Advertisement

Ferricyanide Changes the Transport Properties of Lamprothamnium Papulosum Plasmalemma

  • G. Thiel
  • G. O. Kirst
Part of the NATO ASI Series book series (NSSA, volume 7)

Abstract

External perfusion of the charophyte Lamprothamnium papulosum with medium containing 0.5 mM ferricyanide induced depolarization of the transmembrane potential. The depolarization was associated with a decrease in membrane resistance, presumably due to an increase in K+ conductance.

During the depolarization cytoplasmic streaming slowed down transiently. The decrease of streaming velocity could be overcome by lowering the external Ca2+ concentration or preconditioning the cells with the Ca2+ channel blocker La3+. Since cytoplasmic streaming is sensitive to the concentration of cytoplasmic free Ca2+ it seems as if Fe3+Cy stimulates Ca2+ influx. As a sequence of events we propose: The transmembrane reduction is a depolarizing current. The depolarization triggers the opening of voltage gated Ca2+ and/or K+ channels.

However, the Fe3+Cy stimulated net proton efflux was not a result of the membrane depolarization.

Keywords

Experimental Medium Diffusion State Membrane Resistance Arrow Head Cytoplasmic Streaming 
These keywords were added by machine and not by the authors. This process is experimental and the keywords may be updated as the learning algorithm improves.

Preview

Unable to display preview. Download preview PDF.

Unable to display preview. Download preview PDF.

Literature Cited

  1. Beilby, M.J., 1985. J.Exp.Bot. 36, 228–239.CrossRefGoogle Scholar
  2. Beilby, M.J., 1986. J.Membr.Biol. 89, 241–249.CrossRefGoogle Scholar
  3. Bisson, M.A., N.A. Walker, 1982. J.Exp.Bot. 33, 520–532.CrossRefGoogle Scholar
  4. Keifer, D.W., R.M. Spanswick, 1978. Plant Physiol. 62, 653, 659.Google Scholar
  5. Kirst, G.O., F. Wichmann, 1987. J. Plant Physiol. 131, 413–422.CrossRefGoogle Scholar
  6. Kishimoto, U., N. Kamiike, Y. Takeuchi, T. Ohkawa, 1984. Membr. Biol. 80, 175–183.CrossRefGoogle Scholar
  7. Kishimoto, U., Y. Takeuchi, T. Ohkawa, N. Kami-ike, 1985. J.Membr.Bio1. 86, 27–36CrossRefGoogle Scholar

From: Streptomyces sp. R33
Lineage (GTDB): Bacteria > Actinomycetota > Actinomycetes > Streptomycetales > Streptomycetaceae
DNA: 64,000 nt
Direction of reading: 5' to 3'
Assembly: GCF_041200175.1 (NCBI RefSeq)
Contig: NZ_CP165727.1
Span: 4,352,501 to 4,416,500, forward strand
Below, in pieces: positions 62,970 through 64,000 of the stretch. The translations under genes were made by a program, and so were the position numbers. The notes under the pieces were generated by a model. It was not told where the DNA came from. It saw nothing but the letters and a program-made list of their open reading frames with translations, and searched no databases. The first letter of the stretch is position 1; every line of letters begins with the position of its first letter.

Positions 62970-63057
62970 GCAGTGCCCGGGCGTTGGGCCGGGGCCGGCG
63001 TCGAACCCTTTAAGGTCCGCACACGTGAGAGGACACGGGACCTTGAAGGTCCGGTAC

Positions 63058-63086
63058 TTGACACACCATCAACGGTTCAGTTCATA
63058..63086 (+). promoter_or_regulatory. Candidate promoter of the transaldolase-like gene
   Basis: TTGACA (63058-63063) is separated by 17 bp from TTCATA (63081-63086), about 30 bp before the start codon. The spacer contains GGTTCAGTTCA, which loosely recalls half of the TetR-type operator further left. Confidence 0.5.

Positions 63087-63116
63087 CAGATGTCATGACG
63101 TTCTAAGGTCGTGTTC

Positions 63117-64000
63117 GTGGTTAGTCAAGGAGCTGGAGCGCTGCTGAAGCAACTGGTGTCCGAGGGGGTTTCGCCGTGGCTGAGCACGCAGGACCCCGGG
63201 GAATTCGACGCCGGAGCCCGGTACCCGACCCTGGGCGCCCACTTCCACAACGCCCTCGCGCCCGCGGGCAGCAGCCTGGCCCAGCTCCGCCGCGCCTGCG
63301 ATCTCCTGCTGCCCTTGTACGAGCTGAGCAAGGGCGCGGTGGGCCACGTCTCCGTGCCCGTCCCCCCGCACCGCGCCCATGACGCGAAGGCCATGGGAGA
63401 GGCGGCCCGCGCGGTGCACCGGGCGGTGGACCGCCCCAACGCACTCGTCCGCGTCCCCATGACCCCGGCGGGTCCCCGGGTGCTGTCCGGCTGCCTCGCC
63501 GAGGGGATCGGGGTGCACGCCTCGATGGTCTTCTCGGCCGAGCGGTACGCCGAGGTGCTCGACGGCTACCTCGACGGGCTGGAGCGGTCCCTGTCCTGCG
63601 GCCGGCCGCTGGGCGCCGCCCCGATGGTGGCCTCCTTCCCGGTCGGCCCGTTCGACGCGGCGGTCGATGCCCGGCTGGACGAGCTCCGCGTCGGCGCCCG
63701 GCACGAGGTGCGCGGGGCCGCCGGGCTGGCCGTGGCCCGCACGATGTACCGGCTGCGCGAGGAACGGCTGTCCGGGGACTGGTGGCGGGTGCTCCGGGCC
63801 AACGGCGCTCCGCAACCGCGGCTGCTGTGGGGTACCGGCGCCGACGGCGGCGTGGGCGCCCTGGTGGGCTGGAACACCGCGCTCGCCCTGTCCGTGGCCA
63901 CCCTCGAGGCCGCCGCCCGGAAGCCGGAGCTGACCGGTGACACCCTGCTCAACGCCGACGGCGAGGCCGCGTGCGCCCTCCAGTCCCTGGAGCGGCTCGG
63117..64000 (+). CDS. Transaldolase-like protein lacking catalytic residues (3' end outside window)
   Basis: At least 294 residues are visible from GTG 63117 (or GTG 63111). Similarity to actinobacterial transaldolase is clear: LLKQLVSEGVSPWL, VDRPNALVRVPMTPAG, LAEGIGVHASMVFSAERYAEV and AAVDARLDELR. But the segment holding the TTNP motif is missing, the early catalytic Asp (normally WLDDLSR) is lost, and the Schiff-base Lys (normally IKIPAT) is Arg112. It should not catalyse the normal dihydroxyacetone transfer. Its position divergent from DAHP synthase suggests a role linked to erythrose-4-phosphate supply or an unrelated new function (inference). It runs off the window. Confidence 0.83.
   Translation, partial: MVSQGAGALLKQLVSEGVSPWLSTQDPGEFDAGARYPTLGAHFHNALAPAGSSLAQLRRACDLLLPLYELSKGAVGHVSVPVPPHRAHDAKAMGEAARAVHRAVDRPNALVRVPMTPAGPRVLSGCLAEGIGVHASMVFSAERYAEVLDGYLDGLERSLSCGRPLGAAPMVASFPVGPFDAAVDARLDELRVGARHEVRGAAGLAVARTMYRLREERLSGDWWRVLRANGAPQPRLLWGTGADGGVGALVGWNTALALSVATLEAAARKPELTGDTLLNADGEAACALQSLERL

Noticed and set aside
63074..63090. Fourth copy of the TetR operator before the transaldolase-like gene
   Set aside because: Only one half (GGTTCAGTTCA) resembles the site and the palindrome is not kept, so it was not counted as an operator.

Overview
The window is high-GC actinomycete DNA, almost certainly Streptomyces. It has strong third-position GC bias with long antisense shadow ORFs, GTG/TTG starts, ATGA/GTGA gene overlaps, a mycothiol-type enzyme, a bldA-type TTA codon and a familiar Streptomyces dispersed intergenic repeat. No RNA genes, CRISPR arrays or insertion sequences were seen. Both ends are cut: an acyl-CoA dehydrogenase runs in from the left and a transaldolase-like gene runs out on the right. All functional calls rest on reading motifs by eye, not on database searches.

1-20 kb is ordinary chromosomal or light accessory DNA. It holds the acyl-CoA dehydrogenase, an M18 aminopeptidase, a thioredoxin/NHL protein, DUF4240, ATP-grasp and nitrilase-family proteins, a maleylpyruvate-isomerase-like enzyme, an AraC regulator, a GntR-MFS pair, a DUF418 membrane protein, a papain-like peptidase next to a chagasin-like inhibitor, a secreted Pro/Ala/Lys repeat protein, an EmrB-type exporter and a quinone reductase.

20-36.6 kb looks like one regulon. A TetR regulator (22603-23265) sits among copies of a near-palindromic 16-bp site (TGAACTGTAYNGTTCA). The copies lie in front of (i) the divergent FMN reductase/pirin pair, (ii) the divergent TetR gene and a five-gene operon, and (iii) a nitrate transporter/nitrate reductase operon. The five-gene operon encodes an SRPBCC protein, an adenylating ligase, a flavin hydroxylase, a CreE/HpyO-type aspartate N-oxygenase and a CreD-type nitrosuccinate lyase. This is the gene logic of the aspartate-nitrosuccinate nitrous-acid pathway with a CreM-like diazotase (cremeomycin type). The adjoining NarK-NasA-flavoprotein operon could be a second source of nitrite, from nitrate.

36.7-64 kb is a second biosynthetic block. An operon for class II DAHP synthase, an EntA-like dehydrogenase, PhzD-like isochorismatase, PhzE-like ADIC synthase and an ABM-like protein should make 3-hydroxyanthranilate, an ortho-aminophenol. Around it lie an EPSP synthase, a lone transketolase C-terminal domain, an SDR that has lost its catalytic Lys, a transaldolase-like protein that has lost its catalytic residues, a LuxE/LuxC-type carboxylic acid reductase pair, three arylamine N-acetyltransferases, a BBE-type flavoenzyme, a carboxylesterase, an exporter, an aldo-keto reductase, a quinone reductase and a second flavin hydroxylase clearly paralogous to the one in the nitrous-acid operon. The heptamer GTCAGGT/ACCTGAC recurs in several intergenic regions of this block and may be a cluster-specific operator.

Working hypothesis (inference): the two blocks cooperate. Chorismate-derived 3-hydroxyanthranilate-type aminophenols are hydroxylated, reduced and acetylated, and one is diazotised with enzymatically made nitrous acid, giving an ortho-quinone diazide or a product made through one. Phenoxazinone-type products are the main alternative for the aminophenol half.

8. Lühring, H. 1986. Protoplasma 133, 19–28.CrossRefGoogle Scholar
  9. Lass, B., G. Thiel, C.I. Ullrich-Eberius, 1986. Planta 169, 251–259.CrossRefGoogle Scholar
  10. Moriyasu, Y., T. Shimmen, M. Tazawa, 1984. Cell Structure and Function 9, 235–246.CrossRefGoogle Scholar
  11. Marigo, G., Belkoura, M., 1985. Plant Cell Rep. 4, 311–314.CrossRefGoogle Scholar
  12. Neufeld, E., A.W. Bown, 1987. Plant Phyisol. 83, 895–899.CrossRefGoogle Scholar
  13. Okazaki, Y., T. Shimmen, M. Tazawa, 1984. Plant and Cell Physiol. 25, 573–581.Google Scholar
  14. Okazaki, Y., M. Tazuawa, 1986. Plant Cell Environ. 9, 491–494.CrossRefGoogle Scholar
  15. Ohkawa, T., T. Tsutsui, U. Kishimoto, 1986. Plant Cell Physiol. 27, 1429–1438Google Scholar
  16. Reid, R.J., N.A. Walker, 1983. Aust. J.Plant Physiol. 10, 373–383.Google Scholar
  17. Rubinstein, B., A.I. Stern, 1986. Plant Physiol. 80, 805–811.PubMedCrossRefGoogle Scholar
  18. Shiina, T., M. Tazawa, 1987. J.Membr.Biol. 99, 137–146.CrossRefGoogle Scholar
  19. Shimmen, T., Kikujama, M. Tazawa, 1976. J.Membr.Biol. 30, 249–270.CrossRefGoogle Scholar
  20. Shimmen,T., M. Tazawa, 1983. Plant Cell Physiol. 24, 1511–1524.Google Scholar
  21. Sijmons, P.C., F.C. Lanfermeijer, A.H. de Voer, H.B.A. Prins, H.F. Bienfait, 1984. Plant Physiol. 76, 943–946.PubMedCrossRefGoogle Scholar
  22. Thiel, G., G.O. Kirst, 1988. J.Exp.Bot. 39, in press.Google Scholar
  23. Tyerman, S.D., G.P. Findley, G.J. Patterson, 1986. J.Membr. Biol. 89, 139–152CrossRefGoogle Scholar

Copyright information

© Springer Science+Business Media New York 1988

Authors and Affiliations

  • G. Thiel
    • 1
  • G. O. Kirst
    • 1
  1. 1.Fachbereich BiologieUniversität Bremen NW IIBremenGermany

Personalised recommendations